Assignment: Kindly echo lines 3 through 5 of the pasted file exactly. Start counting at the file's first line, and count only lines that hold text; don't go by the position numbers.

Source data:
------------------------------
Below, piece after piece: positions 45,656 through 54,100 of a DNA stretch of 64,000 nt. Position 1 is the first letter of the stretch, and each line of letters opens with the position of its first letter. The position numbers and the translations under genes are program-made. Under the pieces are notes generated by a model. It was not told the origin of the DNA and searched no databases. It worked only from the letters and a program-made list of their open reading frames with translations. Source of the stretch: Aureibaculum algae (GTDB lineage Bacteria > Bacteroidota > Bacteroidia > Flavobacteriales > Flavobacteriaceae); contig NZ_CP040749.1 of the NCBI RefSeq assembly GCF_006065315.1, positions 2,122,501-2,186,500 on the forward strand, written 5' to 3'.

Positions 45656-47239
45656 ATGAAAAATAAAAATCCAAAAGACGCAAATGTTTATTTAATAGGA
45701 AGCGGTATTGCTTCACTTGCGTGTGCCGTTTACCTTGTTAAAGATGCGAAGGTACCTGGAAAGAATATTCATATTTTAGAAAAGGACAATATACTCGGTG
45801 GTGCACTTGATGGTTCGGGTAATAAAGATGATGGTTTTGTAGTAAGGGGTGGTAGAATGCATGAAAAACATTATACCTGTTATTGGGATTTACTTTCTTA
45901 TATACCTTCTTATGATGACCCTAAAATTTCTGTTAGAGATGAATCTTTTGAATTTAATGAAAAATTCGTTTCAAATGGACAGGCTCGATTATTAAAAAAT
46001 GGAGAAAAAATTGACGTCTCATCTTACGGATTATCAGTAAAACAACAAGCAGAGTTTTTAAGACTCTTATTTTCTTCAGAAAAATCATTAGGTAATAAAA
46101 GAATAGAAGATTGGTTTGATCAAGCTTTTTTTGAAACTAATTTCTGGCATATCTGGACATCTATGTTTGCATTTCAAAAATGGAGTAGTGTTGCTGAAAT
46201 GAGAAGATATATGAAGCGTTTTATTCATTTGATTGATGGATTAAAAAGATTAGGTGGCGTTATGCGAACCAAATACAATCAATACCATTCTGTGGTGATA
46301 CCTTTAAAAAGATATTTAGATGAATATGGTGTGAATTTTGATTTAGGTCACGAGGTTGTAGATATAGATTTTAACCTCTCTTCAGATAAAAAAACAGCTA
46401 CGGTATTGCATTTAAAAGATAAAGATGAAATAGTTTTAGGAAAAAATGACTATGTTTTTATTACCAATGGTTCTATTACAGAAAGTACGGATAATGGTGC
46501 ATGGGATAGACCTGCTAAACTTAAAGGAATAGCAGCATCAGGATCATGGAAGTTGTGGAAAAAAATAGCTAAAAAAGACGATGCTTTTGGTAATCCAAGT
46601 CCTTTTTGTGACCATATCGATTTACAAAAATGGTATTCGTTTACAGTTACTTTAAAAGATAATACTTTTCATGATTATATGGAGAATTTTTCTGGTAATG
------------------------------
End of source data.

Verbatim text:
45656 ATGAAAAATAAAAATCCAAAAGACGCAAATGTTTATTTAATAGGA
45701 AGCGGTATTGCTTCACTTGCGTGTGCCGTTTACCTTGTTAAAGATGCGAAGGTACCTGGAAAGAATATTCATATTTTAGAAAAGGACAATATACTCGGTG
45801 GTGCACTTGATGGTTCGGGTAATAAAGATGATGGTTTTGTAGTAAGGGGTGGTAGAATGCATGAAAAACATTATACCTGTTATTGGGATTTACTTTCTTA